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The Pink Salmon is the smallest species of salmon in the Pacific Ocean. It is also the most abundant. If you’ve ever eaten canned salmon, you’ve probably eaten a Pink Salmon. Pink Salmon account for about half of all salmon caught in Alaskan fisheries where they are considered to be well managed and stable.
I photographed this Pink farther south in the Tweedsmuir Provincial Park of British Columbia. The large hump on its back means it’s a male. They develop the hump during the spawning season, hence the nickname “humpies”.
Pink Salmon have the shortest lifespan of all Pacific Salmon species: only two years. All Pink operate on this strict two year schedule. This means that even-year spawners are a genetically distinct population from salmon that spawn in odd-years! They never mix! In the southern part of their range, around Washington state, the odd-year population is much larger than the even-year population. For example, in 2009 Washington fishermen brought in 17 million pounds of Pink Salmon, while in 2010 the total harvest was only 12,000 pounds! (Source: fishwatch.gov)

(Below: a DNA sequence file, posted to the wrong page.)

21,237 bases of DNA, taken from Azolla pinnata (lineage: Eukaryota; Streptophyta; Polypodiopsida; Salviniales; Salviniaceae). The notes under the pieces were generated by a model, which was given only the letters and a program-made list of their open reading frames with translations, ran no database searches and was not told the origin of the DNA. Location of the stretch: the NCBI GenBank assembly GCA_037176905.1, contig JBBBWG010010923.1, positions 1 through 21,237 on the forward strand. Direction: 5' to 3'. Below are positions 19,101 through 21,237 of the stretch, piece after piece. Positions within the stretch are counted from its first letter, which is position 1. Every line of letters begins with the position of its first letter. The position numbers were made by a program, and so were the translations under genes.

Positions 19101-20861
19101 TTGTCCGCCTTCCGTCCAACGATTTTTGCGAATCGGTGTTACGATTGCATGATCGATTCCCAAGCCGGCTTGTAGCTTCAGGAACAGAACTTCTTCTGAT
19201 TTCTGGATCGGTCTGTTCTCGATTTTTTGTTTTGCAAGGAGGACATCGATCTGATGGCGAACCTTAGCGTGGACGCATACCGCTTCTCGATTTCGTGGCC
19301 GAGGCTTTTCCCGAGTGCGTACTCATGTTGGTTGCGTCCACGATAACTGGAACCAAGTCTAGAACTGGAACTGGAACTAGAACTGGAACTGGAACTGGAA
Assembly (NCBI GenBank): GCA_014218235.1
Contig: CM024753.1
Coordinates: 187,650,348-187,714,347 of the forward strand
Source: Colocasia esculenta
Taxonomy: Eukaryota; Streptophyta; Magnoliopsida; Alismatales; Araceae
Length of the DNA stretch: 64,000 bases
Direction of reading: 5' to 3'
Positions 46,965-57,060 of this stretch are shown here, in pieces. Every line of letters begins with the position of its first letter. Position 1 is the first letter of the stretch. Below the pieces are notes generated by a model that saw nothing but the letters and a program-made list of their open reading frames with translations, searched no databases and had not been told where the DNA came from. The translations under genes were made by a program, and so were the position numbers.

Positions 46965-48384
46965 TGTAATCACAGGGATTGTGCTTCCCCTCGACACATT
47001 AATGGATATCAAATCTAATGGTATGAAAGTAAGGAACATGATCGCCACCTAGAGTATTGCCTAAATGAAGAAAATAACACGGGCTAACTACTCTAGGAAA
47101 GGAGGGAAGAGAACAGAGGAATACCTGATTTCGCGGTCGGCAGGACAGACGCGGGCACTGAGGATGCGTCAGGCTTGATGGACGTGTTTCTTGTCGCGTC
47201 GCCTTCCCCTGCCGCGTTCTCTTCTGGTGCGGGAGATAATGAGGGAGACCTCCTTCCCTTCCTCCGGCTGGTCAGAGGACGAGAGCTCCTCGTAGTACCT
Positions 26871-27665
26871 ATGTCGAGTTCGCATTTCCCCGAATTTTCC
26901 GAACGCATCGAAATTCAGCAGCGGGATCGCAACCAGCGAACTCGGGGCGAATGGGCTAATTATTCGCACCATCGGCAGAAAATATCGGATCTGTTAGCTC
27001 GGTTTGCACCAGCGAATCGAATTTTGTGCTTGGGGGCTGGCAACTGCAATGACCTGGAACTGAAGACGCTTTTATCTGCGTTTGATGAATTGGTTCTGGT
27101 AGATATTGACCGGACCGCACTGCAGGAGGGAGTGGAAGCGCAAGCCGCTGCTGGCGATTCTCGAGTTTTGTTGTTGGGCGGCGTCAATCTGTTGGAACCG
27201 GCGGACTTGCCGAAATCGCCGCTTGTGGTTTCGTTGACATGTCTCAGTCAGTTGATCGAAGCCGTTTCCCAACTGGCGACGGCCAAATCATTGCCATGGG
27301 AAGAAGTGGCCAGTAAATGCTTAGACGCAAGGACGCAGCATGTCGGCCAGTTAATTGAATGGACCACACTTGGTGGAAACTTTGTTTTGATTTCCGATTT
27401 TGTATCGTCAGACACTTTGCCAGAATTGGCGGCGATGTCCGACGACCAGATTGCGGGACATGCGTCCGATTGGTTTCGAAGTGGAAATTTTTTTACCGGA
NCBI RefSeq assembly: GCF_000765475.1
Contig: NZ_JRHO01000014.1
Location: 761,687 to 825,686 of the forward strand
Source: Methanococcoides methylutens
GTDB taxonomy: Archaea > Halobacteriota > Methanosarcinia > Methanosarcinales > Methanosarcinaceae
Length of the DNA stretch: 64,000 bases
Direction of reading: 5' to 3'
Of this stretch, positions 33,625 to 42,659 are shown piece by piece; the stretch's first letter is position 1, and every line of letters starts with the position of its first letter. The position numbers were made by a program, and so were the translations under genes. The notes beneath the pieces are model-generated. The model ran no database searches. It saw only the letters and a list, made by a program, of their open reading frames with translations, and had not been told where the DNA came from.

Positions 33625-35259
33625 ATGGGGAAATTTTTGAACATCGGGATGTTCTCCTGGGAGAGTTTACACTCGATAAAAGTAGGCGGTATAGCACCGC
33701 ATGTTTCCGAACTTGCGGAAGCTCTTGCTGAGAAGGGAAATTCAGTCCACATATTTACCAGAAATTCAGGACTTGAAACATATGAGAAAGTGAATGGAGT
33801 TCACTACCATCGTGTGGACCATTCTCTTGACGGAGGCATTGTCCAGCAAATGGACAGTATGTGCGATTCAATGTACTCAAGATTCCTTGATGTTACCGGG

Salmon return from the ocean to spawn in the same creek in which they were born. But the exposure to freshwater causes them to die soon after. There they become food for many other species of animals. Bears, wolves, eagles and ravens drag the bodies up into the forests where they decompose and become food for the trees! Watch some pink salmon in action in our video about Camera Trapping in the Great Bear Rainforest near Nimmo Bay as well as in this video about the Great Bear Chalet in Tweedsmuir.
Photo: Male Pink Salmon (“humpie”) in spawning phase in the Atnarko River, Tweedsmuir Provincial Park, British Columbia, Canada. Shot with a GoPro HD Hero2.